UPDATE: U.S. Supreme Court will not intervene in West Virginia impeachment case

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CHARLESTON, W.Va. (WV MetroNews) - UPDATE: 10/07/2019

The U.S. Supreme Court has declined to review a case involving the impeachment of West Virginia's Supreme Court, WV MetroNews reports.

Justices gathered behind closed doors last Tuesday and decided which cases to hear for the term that started today. One of the cases that was under consideration was a review the impeachment that was halted last year in West Virginia.

Monday, the Supreme Court released a list of orders. The West Virginia case was listed under "certiorari denied," which means justices had decided not to review the case.

Appeals had been filed on behalf of the state House of Delegates and the state Senate. Leaders in those bodies said they did not necessarily want to continue with impeachment trials of West Virginia Supreme Court justices but, instead, wanted guidance from a higher authority about how impeachment should have unfolded properly.

Last year, the House of Delegates majority impeached four of West Virginia's Supreme Court justices, not including then-Justice Menis Ketchum who resigned the day before the impeachment process began. Ketchum pleaded guilty to a federal wire fraud charge.

Only one justice went through trial in the state Senate, Justice Beth Walker, who was censured and remained on the court.

A lawsuit by Justice Margaret Workman successfully halted the remaining proceedings. Workman also remains on the court.

Workman released the following statement Monday:

"I am gratified that the U.S. Supreme Court has upheld my position by refusing to hear the appeal of the dismissal of the impeachment articles filed against me. With this order from the nation’s highest Court, we can finally rest knowing that the impeachment proceeding that consumed so much time and energy last year is over. In my almost 30 years as a judge and justice, I have always been committed to serving while upholding the highest ethical standards. I plan to complete the term to which the people of West Virginia elected me in the same manner that I have during all my years of judicial service – with fairness and integrity while upholding the rule of law. I am very grateful for the help of my counsel, Marc Williams, and his team of excellent lawyers at Nelson Mullins."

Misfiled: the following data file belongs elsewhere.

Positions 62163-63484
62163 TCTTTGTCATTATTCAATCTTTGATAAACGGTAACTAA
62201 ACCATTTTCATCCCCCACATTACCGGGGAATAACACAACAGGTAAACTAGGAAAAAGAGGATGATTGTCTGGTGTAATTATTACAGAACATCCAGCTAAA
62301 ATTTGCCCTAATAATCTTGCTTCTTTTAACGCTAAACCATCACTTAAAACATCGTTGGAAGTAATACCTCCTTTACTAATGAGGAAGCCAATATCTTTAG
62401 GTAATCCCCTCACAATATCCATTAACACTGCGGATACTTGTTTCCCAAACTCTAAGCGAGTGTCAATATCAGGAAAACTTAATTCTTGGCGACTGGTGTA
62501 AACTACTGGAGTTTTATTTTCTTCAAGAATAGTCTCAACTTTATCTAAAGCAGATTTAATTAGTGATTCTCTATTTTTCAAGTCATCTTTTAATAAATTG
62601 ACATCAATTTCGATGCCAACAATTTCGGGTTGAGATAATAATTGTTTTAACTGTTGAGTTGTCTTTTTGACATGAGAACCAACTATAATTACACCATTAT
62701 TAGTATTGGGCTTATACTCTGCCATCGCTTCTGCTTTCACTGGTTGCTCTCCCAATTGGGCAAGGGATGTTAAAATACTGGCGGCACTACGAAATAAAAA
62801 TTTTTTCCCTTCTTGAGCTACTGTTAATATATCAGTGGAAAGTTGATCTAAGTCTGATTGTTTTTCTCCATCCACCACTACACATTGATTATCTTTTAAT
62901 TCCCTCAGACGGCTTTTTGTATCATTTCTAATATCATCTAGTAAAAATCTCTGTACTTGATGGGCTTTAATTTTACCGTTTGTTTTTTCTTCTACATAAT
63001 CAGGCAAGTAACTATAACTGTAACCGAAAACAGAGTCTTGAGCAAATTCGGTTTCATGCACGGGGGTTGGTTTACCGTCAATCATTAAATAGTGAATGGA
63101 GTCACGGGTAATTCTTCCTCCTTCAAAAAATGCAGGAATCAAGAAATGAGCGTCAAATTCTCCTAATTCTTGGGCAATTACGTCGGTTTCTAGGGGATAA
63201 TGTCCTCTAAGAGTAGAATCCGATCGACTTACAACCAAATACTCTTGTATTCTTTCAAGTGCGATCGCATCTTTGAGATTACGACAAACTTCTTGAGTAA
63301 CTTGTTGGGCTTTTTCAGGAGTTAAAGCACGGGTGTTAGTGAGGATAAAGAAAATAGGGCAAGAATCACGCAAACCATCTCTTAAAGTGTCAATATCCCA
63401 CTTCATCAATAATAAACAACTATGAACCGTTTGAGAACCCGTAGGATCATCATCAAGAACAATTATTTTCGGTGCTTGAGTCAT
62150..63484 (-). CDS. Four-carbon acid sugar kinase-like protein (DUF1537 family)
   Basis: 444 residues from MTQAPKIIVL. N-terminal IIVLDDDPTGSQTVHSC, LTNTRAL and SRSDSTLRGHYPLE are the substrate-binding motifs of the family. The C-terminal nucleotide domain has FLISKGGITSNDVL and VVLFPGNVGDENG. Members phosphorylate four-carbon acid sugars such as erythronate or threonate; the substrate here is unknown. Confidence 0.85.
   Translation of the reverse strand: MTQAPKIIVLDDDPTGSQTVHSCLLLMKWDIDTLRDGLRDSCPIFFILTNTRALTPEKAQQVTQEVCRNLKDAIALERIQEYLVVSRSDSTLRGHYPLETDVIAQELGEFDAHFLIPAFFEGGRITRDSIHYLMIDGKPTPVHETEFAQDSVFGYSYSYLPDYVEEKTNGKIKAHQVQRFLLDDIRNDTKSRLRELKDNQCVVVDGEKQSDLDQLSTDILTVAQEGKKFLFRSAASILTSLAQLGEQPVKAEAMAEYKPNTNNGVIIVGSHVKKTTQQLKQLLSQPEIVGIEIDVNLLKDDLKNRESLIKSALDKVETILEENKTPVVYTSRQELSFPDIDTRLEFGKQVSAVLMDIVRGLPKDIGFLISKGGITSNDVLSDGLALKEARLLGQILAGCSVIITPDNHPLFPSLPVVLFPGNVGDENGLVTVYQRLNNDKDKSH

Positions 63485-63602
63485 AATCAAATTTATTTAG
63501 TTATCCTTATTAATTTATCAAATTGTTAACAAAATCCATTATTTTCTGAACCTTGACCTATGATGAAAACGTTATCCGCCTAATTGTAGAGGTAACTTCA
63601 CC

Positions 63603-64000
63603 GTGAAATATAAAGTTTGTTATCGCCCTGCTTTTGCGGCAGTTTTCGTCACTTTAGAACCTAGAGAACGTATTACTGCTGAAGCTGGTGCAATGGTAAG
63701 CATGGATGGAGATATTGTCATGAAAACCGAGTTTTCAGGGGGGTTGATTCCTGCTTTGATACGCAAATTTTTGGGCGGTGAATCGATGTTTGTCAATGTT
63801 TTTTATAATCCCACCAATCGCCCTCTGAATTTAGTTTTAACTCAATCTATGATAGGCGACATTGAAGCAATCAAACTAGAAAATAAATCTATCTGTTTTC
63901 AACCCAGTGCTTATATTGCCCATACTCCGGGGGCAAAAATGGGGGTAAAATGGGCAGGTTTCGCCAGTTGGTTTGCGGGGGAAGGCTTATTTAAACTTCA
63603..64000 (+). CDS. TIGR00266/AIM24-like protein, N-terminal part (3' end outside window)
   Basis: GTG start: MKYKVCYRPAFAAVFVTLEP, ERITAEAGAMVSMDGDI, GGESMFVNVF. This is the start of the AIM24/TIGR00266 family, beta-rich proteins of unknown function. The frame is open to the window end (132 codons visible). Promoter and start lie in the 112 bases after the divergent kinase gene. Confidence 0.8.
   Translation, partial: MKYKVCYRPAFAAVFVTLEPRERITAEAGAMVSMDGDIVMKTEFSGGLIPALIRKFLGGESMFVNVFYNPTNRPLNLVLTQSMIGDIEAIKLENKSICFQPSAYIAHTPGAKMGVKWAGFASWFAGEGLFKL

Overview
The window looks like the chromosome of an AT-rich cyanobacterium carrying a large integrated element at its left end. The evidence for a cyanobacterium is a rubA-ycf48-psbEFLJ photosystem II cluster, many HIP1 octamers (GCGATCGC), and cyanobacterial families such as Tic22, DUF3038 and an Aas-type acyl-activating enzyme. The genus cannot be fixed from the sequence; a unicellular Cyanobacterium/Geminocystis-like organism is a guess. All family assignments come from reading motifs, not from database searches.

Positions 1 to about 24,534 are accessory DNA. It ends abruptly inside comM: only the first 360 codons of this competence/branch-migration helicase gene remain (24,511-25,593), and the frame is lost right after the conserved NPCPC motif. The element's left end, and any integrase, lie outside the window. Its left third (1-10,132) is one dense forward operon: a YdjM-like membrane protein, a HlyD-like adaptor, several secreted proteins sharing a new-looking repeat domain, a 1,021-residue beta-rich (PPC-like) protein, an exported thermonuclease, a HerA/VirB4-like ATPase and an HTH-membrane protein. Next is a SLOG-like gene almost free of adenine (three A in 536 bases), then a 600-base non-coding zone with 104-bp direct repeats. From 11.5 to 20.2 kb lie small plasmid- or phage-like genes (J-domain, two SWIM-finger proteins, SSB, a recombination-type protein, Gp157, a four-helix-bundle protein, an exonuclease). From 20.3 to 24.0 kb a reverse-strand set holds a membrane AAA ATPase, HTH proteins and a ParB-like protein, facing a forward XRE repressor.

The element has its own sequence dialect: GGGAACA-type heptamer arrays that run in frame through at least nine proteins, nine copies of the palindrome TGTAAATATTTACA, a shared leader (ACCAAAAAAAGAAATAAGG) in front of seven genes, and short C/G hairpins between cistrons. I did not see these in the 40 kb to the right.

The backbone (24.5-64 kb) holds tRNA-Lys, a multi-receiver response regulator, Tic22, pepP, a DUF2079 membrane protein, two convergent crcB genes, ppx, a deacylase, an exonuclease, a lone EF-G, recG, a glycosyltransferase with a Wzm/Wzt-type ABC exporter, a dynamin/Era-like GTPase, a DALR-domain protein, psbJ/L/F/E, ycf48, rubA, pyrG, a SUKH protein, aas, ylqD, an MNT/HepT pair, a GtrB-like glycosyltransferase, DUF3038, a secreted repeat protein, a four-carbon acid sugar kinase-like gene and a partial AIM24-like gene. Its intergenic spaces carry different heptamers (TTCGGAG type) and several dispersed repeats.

Justice Robin Davis resigned, saying the process was unfair. Finally, Justice Allen Loughry was convicted in federal court on fraud charges, later resigning his office and now serving time in prison.

ORIGINAL STORY: 2/5/2019

After an impeachment scandal last year, the West Virginia Supreme Court has issued new administrative policies.

The new policies address state-owned computer systems, the use of purchasing cards, court-owned equipment, court travel and accounting practices.

Chief Justice Beth Walker says the policies are being posted on the court's website "Because we intend to keep our promise to West Virginia citizens to be open, responsible, and accountable."

Four justices were impeached in August, 2018, over questions involving lavish office renovations that evolved into accusations of corruption, incompetence and neglect of duty.

Some of the impeached justices were accused of abusing their authority by failing to rein in excessive spending.

A week after the impeachment, a temporary panel of justices ruled that the impeachment efforts were a violation of the separation-of-powers doctrine.